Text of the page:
Since yesterday's horrific events in New York and Washington, D.C., I have been asked many times how I feel about the terrorist attacks, the safety of Americans, and the impending actions on the part of the U.S. against the perpetrators of the attacks. Of course, I feel what many other people feel-shock and horror at the devastation, and grief and sympathy for the victims and their families. The devastating attacks on the World Trade Center were examples of the worst kind of disregard for human life and should be condemned.
Yet I also feel outrage at the hypocrisy of President Bush, Vice President Cheney, and all of the politicians and pundits who last night rushed to declare war on the still-unidentified perpetrators of this tragedy. Targeting civilians is despicable. But it is worth pointing out that the United States military has, in recent years, been the most effective and constant killer of civilians around the world. The 1991 Persian Gulf War left more than two hundred thousand civilians dead as a direct consequence of the war. Ongoing economic sanctions in Iraq have killed more than 1.5 million more, including hundreds of thousands of children. In a chilling 1995 interview, Secretary of State Madeleine Albright justified these children's deaths, saying, "the cost, we think, is worth it."
Furthermore, many Americans don't stop to think about why Palestinians and others in the Middle East have cause to be extremely angry with the United States for its support of Israel in its decades-long campaign of terror against Palestinian civilians. Few people I have spoken with have thought about the role that the U.S.'s refusal to participate in the U.N. conference on racism in Durban, South Africa (where questions of Iraeli racism against Palestinians arose)may have played in intensifying Arab anger at the United States.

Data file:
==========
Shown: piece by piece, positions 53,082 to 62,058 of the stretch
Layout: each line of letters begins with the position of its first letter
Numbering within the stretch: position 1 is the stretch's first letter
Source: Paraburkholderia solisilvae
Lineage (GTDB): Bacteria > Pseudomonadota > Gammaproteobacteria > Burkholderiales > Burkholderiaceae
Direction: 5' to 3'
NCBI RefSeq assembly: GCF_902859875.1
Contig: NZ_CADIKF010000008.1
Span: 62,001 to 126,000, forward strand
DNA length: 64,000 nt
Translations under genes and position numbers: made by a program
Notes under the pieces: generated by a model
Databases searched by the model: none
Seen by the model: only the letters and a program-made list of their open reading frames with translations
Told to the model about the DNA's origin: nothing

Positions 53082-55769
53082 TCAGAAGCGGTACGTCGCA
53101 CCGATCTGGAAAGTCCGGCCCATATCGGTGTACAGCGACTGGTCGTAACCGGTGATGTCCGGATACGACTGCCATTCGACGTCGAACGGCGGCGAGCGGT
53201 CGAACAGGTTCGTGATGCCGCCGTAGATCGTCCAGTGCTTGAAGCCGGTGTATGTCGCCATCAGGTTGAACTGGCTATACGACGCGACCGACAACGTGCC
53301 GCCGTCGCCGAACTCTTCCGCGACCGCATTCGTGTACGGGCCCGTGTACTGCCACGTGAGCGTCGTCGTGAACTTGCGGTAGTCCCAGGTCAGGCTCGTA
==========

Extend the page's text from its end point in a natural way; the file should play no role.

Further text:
Of course, legitimate anger is no justification for terrorism against civilians. My heart goes out to the attack's survivors, victims, and their families. However, the scapegoating of Arabs and the hasty and predictable attempt to blame the attacks on Osama bin Laden and his supporters will not ease their suffering. The scapegoating of Arabs can only result in an upsurge in irrational anti-Arab sentiment and violence.
Likewise, I fear the curtailing of our civil liberties in the wake of this crisis. Already we are hearing about tightening airport security. Those of us who are regular participants in progressive political debate and activism also worry that there will be a crackdown on those kinds of activities and organizations in the name of protecting American lives.
Beyond asking each other how we feel, I believe we should also talk together about what we think about this crisis. We need to look beyond the emotional calls to war and ask ourselves, is quick and violent retaliation the proper response? Why would someone target the U.S.? Why would people feel so desperate that they would want to kill themselves and innocent civilians in these kinds of attacks? We need to address these questions if we are to prevent the kind of devastation that happened yesterday from happening ever again.
Dana L. Cloud is Associate Professor Communication Studies, a University of Texas Humanities Institute Fellow, and a member of the International Socialist Organization.
Dana Cloud Associate Professor Department of Communication Studies CMA 7.114/mail code A1105 The University of Texas, Austin Austin, TX 78712
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